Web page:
A Virginia trial court judge's ruling against the constitutionality of the Violence Against Women Act (VAWA) causes us great concern and shows the need for a constitutional amendment guaranteeing women's equality. Just as Rodney King had the right to file a federal lawsuit to prove that race-based violence was a violation of his civil rights, Christy Brzonkala must not be denied the right to seek justice for sex-based violence that violates her civil rights.
Although the ruling released today by a Roanoke, Va., judge is a terrible setback for plaintiff Brzonkala, a Connecticut ruling upholding VAWA makes it likely the law's constitutionality will eventually be decided by the Supreme Court. The new protections women won under this 1994 law are the most important advances for women's civil rights since the 1964 Civil Rights Act. Without downplaying the importance of funding and programs VAWA provides, the conceptual breakthrough that sex-based violence is a violation of women's basic civil rights was a milestone in U.S. lawmaking.
No matter how far Justice Antonin Scalia may fear Justice Ruth Bader Ginsburg and the court's majority have moved toward recognizing that sex-based discrimination violates the Constitution, it is obviously not far enough and clear enough for U.S. District Judge Jackson Kiser of Roanoke, who ruled against Brzonkala, and for many others judges. (Ironically, VAWA funding that would have provided training for federal and state judges was cut in fiscal 1996.)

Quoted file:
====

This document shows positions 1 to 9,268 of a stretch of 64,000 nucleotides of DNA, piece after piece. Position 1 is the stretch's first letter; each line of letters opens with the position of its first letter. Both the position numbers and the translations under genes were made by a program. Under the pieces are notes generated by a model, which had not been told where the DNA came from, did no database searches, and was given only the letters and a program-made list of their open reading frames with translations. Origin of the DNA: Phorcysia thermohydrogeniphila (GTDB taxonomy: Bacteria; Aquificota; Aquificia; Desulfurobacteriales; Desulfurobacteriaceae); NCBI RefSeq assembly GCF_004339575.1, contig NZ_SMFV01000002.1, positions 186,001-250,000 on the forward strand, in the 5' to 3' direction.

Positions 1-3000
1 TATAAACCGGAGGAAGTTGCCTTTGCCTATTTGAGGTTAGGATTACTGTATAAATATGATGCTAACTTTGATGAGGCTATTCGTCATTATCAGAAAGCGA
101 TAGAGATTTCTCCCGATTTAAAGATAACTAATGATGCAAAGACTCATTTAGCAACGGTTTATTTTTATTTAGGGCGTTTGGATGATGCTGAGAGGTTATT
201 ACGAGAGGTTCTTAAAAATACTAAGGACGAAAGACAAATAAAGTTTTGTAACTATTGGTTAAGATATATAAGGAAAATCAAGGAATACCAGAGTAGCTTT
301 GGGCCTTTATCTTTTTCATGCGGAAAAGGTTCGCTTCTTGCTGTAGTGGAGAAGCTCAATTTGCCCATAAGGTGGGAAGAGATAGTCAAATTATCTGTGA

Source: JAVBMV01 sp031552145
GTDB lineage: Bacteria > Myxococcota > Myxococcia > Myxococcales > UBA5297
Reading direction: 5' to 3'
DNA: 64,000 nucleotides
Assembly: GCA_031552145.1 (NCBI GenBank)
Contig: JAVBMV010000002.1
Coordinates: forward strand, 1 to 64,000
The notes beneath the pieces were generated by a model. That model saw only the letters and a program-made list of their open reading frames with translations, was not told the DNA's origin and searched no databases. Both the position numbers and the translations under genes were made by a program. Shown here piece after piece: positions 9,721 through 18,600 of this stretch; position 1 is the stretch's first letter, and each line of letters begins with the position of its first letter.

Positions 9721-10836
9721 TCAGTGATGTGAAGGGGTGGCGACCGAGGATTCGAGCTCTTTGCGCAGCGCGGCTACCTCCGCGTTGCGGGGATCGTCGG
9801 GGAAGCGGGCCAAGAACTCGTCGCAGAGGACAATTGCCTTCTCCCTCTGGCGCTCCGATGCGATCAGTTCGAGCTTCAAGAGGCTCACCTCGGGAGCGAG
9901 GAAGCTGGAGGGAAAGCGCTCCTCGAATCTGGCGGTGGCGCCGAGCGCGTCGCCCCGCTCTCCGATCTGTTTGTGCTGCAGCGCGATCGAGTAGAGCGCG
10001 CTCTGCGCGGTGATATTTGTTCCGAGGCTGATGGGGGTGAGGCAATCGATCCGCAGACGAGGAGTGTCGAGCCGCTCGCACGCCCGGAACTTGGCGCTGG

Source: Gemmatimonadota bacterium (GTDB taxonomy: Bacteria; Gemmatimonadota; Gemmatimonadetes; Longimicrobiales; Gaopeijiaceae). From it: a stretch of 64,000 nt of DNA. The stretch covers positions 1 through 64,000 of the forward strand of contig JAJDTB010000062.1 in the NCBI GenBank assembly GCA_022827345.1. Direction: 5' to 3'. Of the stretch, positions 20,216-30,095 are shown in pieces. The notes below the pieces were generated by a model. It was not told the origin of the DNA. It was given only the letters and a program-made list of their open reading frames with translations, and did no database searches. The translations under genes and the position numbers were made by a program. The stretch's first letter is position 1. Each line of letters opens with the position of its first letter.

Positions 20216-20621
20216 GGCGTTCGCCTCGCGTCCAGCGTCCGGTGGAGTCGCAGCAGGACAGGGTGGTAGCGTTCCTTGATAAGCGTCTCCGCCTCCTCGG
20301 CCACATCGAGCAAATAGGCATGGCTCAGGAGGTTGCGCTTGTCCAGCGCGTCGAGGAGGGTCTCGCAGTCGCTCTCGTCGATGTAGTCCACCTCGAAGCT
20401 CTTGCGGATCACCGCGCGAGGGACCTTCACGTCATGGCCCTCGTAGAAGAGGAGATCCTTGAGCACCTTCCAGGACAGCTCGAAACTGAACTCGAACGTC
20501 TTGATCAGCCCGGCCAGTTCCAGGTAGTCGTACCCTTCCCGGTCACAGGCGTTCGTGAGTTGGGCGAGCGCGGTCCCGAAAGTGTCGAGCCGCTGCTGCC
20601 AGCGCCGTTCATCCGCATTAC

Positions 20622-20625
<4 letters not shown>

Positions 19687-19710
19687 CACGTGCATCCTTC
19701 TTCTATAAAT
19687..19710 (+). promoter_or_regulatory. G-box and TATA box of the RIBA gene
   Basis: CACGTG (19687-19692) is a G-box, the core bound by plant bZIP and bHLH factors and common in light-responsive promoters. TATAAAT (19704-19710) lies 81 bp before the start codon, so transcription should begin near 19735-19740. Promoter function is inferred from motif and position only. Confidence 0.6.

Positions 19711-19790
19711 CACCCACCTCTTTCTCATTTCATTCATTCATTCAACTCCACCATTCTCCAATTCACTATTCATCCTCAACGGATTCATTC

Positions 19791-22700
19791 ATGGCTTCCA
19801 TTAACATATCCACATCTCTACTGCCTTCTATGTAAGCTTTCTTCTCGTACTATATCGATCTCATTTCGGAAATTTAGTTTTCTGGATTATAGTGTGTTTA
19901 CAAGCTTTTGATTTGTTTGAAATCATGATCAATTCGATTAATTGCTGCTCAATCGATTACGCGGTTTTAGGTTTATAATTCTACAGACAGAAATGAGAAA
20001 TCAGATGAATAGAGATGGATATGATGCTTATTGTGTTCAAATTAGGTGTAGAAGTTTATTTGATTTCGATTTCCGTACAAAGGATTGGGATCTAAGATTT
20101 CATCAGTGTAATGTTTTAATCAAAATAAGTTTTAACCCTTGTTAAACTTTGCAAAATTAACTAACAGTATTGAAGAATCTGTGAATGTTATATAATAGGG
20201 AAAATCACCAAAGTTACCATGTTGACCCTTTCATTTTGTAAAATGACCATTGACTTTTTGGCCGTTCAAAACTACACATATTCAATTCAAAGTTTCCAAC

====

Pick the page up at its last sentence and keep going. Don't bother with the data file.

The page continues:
Judge Kiser's ruling is bad law and flies in the face of reality. Congress correctly concluded that sex-based crimes such as domestic violence and sexual assault have an adverse impact on interstate commerce and violate the 14th Amendment's guarantee of equal protection under the law.
These hate crimes diminish women's productivity, increase medical and other costs, and deter women from full participation in the economic, social and political life of this country. State law enforcement and criminal justice systems fail to provide women a remedy for violent hate crimes and thus deny us equal protection.
This ruling shows the need for a renewed campaign for an amendment guaranteeing
women's constitutional equality. While this may seem to be a daunting challenge
in today's political climate, feminist activists draw inspiration from
suffragists who worked for 75 years to win women the right to vote.
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